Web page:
(Subjects: Who/What is Kryon ?, Egypt Uprising, Iran/Persia Uprising, Peace in Middle East without Israel actively involved, Muhammad, "Conceptual" Youth Revolution, "Conceptual" Managed Business, Internet, Social Media, News Media, Google, Bankers, Global Unity,..... etc.)

German anti-hate speech group counters Facebook trolls

German anti-hate speech group counters Facebook trolls
Logo No Hate Speech Movement

Bundestag passes law to fine social media companies for not deleting hate speech

Honouring computing’s 1843 visionary, Lady Ada Lovelace. (Design of doodle by Kevin Laughlin)

Monday, February 8, 2010

Almost all good news: 100 days of Windows 7

The Economic Times, 7 Feb 2010, 1940 hrs IST, IANS

MUNICH: Unlike politicians, operating systems (OS) don't get a honeymoon with the general public. Windows 7 has been on the market for almost 100 days now, so - as in politics - it's a good time to review how the software has performed so far. The results are largely positive.

First and foremost, Microsoft has to be pleased with sales, which have been brisk. Just a week after the Windows 7 launch Oct 22, 2009, the sales figures had already bested the company's expectations. "Compared with the start of Windows Vista, five times as many consumers have opted for the new operating system in the first five days," Microsoft reported.

Even better: despite millions of new installations, no major problems have been reported. "There have been astonishingly few problems with Windows 7," says Axel Vahldiek from German computer magazine c't. He'd know: his magazine fields questions from readers. Unlike the OS's predecessor, Windows Vista, the questions received by c't general involve minor issues.

That said, even the little things can rub nerves the wrong way. "The biggest problems are coming from older hardware," says Axel Vahldiek. If the manufacturer doesn't produce Windows 7-ready drivers, then the device will either refuse to work under the new OS or offer limited functionality. The difficulties are most prevalent in peripheral devices like scanners with SCSI ports.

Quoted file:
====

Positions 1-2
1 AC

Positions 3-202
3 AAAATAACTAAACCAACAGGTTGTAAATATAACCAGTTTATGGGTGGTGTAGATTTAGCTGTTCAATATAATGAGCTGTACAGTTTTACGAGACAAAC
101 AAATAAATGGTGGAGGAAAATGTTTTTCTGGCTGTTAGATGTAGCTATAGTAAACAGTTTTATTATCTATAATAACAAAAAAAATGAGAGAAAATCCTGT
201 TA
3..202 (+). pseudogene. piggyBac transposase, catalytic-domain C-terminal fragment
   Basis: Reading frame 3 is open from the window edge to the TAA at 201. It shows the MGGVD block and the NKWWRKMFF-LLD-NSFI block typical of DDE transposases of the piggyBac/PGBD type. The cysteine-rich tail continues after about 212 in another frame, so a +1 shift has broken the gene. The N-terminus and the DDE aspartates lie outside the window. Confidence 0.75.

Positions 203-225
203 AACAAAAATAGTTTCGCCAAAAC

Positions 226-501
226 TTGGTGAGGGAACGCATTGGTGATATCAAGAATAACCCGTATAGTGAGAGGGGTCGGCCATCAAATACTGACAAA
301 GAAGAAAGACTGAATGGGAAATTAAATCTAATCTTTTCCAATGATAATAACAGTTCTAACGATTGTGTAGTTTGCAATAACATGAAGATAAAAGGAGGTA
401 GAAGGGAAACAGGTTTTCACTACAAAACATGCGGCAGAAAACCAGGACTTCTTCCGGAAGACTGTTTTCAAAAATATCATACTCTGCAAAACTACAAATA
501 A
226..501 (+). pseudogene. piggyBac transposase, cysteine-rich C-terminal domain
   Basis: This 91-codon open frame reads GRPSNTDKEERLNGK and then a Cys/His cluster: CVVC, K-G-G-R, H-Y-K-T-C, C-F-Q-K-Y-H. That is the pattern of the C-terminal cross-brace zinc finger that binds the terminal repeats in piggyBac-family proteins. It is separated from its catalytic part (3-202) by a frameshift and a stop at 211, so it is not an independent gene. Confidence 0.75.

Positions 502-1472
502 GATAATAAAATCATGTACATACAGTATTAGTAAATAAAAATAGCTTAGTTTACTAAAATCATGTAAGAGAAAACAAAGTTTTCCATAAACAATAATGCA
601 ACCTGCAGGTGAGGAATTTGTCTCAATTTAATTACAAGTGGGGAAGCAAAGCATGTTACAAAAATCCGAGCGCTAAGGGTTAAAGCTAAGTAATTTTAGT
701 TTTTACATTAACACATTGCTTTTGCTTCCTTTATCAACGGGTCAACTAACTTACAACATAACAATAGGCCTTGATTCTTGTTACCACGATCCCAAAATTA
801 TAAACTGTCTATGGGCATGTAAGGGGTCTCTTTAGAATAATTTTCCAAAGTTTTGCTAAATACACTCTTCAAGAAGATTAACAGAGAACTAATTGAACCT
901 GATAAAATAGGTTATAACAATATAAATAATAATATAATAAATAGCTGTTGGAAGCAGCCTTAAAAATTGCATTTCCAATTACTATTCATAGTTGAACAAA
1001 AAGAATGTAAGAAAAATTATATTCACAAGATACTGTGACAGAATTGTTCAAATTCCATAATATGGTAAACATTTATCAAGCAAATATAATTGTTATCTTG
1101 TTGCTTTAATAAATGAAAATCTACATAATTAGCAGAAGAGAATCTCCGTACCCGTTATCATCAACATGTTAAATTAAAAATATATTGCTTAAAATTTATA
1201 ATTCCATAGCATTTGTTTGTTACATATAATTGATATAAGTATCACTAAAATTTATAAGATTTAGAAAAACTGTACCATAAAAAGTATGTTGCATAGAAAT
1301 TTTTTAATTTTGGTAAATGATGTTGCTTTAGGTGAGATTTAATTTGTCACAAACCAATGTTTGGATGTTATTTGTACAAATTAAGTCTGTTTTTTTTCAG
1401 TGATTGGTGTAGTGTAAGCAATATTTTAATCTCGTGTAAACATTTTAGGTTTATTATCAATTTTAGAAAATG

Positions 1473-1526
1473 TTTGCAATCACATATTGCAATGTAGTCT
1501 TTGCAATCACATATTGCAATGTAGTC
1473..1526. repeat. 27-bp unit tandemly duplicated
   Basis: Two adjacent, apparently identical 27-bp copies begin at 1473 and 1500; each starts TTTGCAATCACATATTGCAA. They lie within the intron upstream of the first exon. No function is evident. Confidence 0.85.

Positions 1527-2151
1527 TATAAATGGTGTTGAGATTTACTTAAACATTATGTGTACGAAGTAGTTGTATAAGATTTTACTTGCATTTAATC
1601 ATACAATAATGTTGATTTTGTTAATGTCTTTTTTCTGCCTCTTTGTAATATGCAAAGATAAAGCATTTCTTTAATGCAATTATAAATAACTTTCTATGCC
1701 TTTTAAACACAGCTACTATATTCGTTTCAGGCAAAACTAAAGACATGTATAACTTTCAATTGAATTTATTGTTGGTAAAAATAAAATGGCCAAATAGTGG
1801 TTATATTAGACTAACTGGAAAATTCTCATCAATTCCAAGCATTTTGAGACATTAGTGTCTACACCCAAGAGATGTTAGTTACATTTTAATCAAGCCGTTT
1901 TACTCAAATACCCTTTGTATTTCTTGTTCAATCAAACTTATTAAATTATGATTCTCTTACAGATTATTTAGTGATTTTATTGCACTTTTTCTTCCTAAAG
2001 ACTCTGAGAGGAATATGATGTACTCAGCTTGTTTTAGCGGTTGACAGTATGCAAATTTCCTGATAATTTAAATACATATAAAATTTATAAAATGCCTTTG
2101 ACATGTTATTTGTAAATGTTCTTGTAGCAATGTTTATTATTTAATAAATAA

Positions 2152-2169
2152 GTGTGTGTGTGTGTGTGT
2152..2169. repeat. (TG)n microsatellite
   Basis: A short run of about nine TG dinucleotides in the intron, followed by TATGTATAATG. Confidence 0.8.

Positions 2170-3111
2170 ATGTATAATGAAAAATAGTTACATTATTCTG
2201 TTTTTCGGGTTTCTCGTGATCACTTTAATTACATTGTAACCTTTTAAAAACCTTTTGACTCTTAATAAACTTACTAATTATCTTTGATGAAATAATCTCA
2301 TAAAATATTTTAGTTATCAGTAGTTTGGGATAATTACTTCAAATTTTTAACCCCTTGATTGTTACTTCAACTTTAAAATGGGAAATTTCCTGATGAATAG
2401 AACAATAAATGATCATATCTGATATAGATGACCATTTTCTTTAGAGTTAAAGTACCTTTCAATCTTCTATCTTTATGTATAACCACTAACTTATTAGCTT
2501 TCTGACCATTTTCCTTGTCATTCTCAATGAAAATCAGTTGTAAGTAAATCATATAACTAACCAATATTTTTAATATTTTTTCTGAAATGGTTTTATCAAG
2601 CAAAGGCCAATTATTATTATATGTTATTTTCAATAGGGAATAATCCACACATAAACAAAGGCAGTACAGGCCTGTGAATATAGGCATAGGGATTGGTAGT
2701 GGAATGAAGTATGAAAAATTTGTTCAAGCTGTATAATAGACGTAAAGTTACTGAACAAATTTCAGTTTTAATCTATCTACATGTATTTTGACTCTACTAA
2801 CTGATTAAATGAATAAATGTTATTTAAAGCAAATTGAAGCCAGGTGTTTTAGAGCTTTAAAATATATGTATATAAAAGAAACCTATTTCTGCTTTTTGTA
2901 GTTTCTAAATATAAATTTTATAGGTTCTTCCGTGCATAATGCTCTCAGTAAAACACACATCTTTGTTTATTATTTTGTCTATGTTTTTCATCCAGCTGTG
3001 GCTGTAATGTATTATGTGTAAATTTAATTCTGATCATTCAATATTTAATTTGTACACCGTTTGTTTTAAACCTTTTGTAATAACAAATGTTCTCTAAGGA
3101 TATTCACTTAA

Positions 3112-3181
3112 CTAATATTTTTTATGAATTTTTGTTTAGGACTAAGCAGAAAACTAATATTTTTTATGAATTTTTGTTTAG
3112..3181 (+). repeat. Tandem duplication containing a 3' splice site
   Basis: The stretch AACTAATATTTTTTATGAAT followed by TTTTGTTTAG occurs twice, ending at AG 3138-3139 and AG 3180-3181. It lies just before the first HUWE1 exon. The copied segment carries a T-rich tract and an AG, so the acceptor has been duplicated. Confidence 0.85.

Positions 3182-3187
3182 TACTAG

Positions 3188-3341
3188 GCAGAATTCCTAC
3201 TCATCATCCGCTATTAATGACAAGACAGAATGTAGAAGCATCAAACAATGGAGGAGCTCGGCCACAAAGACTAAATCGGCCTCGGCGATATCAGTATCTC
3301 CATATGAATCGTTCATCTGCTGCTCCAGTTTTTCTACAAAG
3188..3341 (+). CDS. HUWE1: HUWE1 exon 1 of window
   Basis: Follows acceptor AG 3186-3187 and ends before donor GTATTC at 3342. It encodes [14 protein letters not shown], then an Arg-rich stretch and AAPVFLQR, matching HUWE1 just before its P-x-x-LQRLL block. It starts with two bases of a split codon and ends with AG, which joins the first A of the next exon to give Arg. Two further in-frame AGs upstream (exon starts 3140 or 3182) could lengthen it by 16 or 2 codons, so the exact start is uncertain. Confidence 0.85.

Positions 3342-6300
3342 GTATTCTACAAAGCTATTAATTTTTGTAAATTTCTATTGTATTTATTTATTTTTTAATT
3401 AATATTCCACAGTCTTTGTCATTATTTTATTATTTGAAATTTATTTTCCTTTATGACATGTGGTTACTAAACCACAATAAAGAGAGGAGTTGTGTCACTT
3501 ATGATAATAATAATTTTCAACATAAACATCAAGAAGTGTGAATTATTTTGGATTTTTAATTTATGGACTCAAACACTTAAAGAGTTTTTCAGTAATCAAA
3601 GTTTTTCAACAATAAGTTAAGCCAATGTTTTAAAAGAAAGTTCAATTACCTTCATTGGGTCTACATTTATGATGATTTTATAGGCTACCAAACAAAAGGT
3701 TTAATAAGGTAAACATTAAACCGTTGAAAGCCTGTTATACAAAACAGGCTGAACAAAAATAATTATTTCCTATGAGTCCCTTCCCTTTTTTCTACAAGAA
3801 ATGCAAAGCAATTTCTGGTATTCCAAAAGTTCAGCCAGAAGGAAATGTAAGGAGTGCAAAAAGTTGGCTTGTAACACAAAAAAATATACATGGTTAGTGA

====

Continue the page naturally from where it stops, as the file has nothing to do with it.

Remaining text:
The blame shouldn't necessarily be laid at Microsoft's door, though. The device makers sometimes make things difficult by design, Vahldiek explains. They might be speculating that those affected by problems will buy new hardware and throw their old devices out if they don't offer enough functionality. The hardware inside the PC usually works without a problem.

No major security holes have been identified yet. Microsoft clearly learned its lesson from the painful introduction of earlier operating systems. "From a security standpoint, Microsoft's Windows 7 has made significant progress over its prior versions XP and Vista," reports the German Federal Agency for Security in Information Technology (BSI). Attacks on the system itself have become so difficult that viruses are instead focusing on vulnerabilities in third-party applications.

Related Articles:

Windows 7 Rollout Lessons Learned by Early Adopters

Microsoft to patch 17-year-old computer bug